Source:

http://www.malatecatholicchurch.org/about-us/

Photo Credit: http://pinoykollektor.blogspot.com/2013/07/90-charm-of-old-manila-postcard.html

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Augustinian Churches · Iloilo · Manila

Four Augustinian Built Churches in PH declared World Heritage by UNESCO

UNESCO has inscribed four Philippines churches built in the late 16th Century as World Heritage Sites. These are located in District of Intramuros, City of Manila, Santa Maria, Province of Ilocos Sur, San Agustin, Paoay, Province of Ilocos and Miag-ao, Province of Iloilo.They are culturally significant for their unique architectural style which is the Chinese and Philippine craftsmen interpretation of this European architectural style.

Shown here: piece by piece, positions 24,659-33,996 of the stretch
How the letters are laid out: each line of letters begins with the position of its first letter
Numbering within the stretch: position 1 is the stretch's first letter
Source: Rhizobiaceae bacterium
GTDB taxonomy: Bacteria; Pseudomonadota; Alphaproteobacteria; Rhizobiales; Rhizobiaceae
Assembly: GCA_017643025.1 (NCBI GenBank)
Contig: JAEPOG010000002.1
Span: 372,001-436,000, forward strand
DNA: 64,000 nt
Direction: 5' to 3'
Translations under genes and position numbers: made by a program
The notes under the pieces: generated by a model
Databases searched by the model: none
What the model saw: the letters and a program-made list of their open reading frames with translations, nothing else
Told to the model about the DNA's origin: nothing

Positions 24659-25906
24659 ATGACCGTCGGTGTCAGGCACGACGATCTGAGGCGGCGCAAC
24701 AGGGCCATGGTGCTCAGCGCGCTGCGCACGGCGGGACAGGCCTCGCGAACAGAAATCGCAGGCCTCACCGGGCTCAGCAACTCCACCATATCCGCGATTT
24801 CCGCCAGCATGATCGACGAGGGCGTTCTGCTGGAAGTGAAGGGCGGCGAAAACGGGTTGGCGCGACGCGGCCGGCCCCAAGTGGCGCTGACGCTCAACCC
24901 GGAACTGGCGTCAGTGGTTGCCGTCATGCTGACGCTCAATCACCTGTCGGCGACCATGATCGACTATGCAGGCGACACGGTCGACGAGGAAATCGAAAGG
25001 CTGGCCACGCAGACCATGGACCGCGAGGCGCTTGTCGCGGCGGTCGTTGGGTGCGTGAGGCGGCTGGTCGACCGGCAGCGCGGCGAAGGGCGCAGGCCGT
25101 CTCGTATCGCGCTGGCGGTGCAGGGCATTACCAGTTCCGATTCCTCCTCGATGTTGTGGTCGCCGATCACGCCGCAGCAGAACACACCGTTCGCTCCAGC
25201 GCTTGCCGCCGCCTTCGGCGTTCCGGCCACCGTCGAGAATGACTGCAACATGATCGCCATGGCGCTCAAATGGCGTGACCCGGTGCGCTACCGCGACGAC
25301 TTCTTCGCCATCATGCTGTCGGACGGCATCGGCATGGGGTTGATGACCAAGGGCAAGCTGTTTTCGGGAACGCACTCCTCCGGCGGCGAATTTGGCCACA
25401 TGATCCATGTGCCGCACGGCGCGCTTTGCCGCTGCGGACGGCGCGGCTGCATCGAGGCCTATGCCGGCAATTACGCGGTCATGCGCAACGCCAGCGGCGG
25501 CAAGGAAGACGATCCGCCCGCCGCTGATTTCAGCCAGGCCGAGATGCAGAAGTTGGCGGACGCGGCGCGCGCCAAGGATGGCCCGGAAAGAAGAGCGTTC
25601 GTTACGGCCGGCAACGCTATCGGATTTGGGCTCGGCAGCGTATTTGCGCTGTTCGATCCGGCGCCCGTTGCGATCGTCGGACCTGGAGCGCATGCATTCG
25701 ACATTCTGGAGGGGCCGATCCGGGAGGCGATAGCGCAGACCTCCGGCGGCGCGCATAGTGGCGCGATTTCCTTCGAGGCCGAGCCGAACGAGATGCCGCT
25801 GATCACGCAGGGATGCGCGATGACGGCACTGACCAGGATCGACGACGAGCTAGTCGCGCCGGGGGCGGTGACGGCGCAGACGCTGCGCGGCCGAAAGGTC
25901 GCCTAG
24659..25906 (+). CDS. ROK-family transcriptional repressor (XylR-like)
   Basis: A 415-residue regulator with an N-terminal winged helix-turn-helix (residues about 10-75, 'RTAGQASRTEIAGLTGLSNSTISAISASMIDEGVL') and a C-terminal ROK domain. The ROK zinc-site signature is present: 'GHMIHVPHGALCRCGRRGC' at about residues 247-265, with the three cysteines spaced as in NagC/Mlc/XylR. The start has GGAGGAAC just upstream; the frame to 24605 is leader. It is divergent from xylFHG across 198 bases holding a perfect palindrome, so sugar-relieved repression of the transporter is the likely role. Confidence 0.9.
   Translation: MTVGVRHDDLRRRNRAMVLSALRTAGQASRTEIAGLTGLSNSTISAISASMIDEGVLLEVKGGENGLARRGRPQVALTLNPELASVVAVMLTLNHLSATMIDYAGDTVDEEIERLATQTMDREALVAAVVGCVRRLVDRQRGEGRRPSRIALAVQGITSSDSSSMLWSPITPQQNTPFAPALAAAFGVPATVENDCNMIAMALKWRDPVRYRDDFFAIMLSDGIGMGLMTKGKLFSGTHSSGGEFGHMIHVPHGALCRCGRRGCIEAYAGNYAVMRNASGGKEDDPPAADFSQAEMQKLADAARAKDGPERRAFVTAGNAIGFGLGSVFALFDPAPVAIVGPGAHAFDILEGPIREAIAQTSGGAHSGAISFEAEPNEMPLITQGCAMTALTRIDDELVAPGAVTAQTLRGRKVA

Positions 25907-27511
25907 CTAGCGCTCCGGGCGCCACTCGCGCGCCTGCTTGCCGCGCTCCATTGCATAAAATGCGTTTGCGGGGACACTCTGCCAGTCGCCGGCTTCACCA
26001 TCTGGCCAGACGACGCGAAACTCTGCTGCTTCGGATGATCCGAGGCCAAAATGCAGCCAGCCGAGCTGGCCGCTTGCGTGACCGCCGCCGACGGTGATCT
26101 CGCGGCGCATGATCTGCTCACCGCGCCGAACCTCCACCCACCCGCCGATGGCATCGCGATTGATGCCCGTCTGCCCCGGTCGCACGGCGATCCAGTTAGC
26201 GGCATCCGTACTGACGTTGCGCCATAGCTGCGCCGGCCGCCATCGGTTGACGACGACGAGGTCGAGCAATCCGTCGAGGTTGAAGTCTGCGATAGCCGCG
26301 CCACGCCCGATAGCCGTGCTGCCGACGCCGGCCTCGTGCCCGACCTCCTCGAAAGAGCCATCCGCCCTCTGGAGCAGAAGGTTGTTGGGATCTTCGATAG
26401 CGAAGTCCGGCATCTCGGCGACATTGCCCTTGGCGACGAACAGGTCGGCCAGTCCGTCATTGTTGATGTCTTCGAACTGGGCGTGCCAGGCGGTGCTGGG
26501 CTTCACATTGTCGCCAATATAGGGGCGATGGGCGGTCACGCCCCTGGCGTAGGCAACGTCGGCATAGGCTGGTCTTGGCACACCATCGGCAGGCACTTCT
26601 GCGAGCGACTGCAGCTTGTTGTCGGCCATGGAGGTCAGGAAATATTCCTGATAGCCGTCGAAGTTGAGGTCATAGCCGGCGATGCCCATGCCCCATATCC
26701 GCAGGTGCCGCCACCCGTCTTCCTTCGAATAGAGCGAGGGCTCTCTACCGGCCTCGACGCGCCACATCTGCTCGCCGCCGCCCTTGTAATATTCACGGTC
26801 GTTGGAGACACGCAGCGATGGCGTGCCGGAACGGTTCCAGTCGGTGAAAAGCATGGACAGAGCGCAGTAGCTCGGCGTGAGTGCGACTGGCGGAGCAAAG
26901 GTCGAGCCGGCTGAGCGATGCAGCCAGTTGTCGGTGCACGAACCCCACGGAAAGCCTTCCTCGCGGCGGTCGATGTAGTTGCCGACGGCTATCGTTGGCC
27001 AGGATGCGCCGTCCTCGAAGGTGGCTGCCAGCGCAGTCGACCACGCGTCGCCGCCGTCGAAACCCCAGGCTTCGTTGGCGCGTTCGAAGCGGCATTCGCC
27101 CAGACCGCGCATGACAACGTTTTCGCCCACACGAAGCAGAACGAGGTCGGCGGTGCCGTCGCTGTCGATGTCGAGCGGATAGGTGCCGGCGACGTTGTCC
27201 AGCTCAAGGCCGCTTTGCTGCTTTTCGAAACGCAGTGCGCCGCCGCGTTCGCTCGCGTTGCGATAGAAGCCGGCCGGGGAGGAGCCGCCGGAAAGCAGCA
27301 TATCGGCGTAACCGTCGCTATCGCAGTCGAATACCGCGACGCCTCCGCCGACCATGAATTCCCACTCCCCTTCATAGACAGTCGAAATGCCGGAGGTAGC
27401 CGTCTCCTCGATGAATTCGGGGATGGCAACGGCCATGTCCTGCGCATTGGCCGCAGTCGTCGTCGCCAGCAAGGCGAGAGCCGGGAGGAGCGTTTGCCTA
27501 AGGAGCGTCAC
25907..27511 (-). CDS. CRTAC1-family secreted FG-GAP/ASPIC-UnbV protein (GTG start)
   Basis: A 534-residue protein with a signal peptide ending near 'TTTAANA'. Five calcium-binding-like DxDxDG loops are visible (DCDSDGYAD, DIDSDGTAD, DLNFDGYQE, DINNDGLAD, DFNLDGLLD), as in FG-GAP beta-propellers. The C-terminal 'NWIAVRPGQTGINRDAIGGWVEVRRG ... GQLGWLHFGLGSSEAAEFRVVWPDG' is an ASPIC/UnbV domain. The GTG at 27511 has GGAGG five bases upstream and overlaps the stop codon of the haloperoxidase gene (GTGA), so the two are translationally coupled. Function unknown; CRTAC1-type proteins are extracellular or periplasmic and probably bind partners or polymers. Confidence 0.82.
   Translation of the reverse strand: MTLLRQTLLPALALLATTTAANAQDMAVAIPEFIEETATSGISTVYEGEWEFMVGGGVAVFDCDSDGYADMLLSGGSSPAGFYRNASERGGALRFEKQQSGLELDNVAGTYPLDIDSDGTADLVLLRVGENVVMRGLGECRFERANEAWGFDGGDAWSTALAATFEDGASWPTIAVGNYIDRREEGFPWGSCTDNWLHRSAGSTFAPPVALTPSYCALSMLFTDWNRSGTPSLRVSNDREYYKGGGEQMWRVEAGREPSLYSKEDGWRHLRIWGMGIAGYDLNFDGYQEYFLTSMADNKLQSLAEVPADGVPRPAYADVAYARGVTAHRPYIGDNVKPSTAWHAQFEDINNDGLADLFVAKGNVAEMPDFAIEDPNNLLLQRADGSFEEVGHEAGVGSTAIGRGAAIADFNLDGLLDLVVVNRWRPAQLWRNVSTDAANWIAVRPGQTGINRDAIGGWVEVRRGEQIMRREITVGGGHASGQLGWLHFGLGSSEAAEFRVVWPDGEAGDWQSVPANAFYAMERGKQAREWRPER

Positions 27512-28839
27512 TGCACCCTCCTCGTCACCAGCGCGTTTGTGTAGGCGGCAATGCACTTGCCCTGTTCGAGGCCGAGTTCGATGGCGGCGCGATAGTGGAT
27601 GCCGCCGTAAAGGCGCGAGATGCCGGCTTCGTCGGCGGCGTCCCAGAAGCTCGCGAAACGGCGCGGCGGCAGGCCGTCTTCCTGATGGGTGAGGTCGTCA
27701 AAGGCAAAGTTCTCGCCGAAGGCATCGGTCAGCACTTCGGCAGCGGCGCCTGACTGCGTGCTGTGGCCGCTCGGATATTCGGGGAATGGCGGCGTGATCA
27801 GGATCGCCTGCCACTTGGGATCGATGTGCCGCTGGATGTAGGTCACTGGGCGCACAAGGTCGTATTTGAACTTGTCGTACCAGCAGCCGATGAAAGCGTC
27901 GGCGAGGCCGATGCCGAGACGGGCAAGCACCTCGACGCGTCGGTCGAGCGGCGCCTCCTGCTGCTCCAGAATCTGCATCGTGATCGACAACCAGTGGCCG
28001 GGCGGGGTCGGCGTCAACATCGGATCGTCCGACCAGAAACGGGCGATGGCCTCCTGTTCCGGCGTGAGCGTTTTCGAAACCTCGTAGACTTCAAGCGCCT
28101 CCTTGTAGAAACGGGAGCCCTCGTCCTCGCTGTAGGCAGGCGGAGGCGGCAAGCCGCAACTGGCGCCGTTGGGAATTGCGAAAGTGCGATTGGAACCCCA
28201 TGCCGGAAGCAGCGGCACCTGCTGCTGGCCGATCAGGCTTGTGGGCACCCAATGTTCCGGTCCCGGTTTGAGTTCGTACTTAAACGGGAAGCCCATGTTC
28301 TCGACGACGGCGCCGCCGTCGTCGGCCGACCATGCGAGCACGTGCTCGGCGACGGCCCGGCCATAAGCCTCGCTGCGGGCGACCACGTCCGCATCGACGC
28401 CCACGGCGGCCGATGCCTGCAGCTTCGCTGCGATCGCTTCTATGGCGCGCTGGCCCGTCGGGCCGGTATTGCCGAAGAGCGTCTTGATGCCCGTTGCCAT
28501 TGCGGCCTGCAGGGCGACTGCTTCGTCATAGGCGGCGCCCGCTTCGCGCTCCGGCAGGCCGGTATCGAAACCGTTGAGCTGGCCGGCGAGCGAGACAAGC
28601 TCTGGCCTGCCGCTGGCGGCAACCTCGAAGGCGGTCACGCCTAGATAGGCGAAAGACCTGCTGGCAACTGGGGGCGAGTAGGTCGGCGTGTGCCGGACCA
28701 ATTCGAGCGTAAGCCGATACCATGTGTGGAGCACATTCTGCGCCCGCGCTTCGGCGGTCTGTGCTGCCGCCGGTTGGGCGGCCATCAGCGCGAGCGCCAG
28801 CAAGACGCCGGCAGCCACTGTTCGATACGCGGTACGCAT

LONG DESCRIPTION

This group of churches established a style of building and design that was adapted to the physical conditions in the Philippines and had an important influence on later church architecture in the region. The four churches are outstanding examples of the Philippine interpretation of the Baroque style, and represent the fusion of European church design and construction with local materials and decorative motifs to form a new church-building tradition.

Church of the Immaculate Conception of San Agustín